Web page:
On the other hand, I do expect the best growing season we’ve had in a decade. I’m not going to get into the basis for that latter expectation in this column, except to say that all the signs are right for cooperative weather for the rest of the year and the timing right.
If your budget is stretched thin, this may be the year to give thought to growing some of the stuff you eat. Don’t think very long — just get off your lazy fat behind and do it.
If the sunshine hits your lawn or the sides of your home for eight hours a day during the daylight saving time season, you can grow just about any vegetable worth eating that you’d find in the produce section of your grocery.
If all you eat, veggie wise, is canned or frozen stuff from the grocery, then read no further. Go straight to the obituaries and commence planning on how you’d like to be remembered.
But if you want to eat the highest quality food known to man, try growing some yourself.
The easy choices are tomatoes, peppers, green beans, sugar snap or snow peas, green onions (scallions) lettuce, radishes, spinach, mustard greens, kale, cabbage, broccoli, cauliflower, eggplant, cucumbers, squash, beets, okra and whatever you like best as long as it’s not mushrooms.
If you have a sunny spot, a foot wide and 10 feet long, you can easily grow a couple dozen ears of sweet corn and even plant Kentucky Wonder or cornfield beans to climb the stalks once the corn gets about a foot tall.
If your lawn will grow nice, green grass it will grow veggies and herbs. You may have to borrow a mattock and a spade to dig up a few holes or trenches, but basically all you have to do is just that. Get a little exercise; pay some attention once a week to weeding and watering and feast out when the crop is ready to eat.
Summer squash, such as zucchini and golden crookneck, will almost grow in asphalt. (Actually, if your driveway is badly cracked, just drop a couple or three squash seed in) Don’t bother with those because somebody like me will be trying to give them to you from June until late October.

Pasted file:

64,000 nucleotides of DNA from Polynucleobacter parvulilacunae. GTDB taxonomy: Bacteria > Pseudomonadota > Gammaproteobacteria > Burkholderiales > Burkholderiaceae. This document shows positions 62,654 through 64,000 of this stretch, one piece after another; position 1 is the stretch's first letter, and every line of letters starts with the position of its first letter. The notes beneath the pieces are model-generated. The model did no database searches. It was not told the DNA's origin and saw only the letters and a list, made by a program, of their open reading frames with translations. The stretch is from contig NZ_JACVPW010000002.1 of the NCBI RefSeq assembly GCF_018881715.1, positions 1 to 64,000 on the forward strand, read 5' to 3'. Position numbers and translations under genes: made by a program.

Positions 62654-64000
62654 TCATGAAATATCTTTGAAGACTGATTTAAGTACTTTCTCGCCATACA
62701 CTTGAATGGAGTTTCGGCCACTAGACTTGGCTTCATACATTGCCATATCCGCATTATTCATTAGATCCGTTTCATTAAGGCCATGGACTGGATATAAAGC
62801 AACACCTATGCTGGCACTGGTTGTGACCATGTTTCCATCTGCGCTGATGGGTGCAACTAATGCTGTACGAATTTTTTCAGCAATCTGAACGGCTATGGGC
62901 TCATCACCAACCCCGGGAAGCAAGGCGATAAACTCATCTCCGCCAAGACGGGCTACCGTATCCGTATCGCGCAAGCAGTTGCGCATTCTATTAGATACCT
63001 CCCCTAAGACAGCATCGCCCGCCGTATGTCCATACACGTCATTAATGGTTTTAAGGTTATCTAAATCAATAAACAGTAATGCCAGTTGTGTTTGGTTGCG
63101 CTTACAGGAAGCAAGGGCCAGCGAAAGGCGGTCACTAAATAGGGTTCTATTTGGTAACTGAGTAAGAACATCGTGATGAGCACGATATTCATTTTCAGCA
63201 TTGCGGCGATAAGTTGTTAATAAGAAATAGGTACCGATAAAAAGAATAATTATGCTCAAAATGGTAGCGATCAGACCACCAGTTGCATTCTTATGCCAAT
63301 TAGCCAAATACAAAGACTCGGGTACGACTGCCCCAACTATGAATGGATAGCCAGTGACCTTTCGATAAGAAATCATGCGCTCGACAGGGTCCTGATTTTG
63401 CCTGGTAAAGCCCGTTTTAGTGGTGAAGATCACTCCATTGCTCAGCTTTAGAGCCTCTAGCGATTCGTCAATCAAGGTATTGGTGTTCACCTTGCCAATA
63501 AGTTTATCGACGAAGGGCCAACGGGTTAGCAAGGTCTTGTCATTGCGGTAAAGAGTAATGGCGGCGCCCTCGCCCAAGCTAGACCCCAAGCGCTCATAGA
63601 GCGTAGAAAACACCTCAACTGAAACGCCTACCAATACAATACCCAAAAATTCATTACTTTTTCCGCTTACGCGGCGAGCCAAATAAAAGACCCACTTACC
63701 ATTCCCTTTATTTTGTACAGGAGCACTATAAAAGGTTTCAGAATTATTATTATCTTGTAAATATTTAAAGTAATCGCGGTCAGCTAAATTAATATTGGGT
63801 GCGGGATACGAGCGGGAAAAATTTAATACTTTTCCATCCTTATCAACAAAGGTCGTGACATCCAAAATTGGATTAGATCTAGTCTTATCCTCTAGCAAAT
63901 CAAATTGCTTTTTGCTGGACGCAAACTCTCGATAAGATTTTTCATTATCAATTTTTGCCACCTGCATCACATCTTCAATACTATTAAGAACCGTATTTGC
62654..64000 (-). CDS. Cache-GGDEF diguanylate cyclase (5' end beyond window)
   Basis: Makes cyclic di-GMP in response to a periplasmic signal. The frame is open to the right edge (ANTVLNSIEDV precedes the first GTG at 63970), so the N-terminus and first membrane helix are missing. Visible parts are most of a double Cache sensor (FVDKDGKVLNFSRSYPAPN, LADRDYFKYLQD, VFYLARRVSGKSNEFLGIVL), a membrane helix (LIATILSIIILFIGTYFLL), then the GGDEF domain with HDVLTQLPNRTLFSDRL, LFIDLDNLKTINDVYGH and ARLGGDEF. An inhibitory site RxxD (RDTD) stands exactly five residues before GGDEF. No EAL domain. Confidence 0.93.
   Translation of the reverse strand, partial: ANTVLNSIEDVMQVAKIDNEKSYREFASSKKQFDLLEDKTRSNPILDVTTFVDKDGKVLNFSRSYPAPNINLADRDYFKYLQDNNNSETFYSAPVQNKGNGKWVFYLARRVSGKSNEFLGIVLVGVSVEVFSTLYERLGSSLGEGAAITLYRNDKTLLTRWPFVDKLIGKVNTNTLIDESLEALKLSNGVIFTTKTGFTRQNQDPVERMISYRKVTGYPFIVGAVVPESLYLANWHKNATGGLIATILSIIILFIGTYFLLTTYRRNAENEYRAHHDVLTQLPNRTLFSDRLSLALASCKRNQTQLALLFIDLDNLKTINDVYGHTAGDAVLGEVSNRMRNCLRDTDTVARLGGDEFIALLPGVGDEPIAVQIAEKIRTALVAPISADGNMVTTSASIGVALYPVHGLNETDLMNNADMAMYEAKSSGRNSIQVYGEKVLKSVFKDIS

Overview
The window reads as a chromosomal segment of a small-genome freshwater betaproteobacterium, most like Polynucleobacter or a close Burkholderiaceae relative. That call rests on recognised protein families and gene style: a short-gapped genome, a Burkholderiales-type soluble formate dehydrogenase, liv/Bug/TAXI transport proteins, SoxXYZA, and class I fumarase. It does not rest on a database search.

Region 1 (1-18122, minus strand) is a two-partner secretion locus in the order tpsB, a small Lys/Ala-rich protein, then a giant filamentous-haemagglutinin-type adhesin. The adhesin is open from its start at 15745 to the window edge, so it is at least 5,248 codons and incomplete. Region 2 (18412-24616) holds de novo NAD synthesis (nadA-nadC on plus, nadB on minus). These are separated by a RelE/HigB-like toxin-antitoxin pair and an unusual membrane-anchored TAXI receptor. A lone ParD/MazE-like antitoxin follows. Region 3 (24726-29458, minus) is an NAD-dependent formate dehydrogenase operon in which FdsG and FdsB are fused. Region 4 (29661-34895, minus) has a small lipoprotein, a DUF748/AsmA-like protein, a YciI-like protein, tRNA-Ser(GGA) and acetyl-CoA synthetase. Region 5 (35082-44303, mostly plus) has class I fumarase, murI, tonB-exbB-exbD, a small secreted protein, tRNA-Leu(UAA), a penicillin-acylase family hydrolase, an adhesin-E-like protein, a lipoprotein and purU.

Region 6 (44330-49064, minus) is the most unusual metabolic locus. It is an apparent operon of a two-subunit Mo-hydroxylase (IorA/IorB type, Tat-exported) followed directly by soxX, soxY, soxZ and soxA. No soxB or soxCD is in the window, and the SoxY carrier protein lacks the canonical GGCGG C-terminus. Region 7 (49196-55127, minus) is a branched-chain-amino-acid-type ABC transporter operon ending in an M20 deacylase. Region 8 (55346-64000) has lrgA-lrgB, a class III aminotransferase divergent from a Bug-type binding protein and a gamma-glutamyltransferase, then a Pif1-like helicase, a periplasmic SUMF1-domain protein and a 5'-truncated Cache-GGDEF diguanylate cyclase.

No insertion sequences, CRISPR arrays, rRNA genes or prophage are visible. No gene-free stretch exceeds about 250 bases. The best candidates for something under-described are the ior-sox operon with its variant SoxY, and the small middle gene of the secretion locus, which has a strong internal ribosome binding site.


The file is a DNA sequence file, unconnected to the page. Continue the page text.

And don’t try everything at once. Don’t be planting stuff that you won’t eat unless Aunt Maggie is in the old folks’ home and swears that eggplant is the only thing that will keep her alive.
If you have never tried to grow stuff, start out small. Get your feet wet before you try to swim across the channel. Put out a hill of cucumbers and half a dozen big boy or Parks whopper or cherry tomatoes or a combination of the three. Sow a few lettuce seed and stick a few onion bulbs in the ground.
If you are a long time gardener, then bear in mind, that spring is just the beginning of the planting season. Most leafy vegetables — lettuce, turnips, mustard, kale, collards, etc.— actually do better in the fall here in Kentucky than they do in spring/summer and that’s fairly common knowledge. But I start tomato seeds in July for fall planting and we redo almost everything at least twice over the growing season.
Sweet corn is the exception, even though we stagger plantings of it so that it will come in over a period of several weeks. And, of course, peppers, okra and ichiban eggplant will literally bear all year as long as they get watered weekly and doused with Peter’s Professional all-purpose fertilizer once a month.
I’ve just read what I’ve written in this column and it sounds like a lecture and even though that’s not what I intended, let me suggest that you go to your local Cooperative Extension Service Office and get detailed literature on just about anything you want to grow.
And even if you have to put them in plastic 5 gallon paint buckets or cheap containers and set them on the patio, buy a few bags of top soil or composted cow manure (usually less than two bucks for 40 pounds) and try growing some of your own food this year.
You can use such a medium for several years and it will more than pay for itself. But more importantly, you will be eating veggies that taste far better than anything you can buy in a store, along with the knowledge that they have not been picked prematurely, doused in enzyme killers and handled by several dozen hands that may not have been as nicely washed as yours.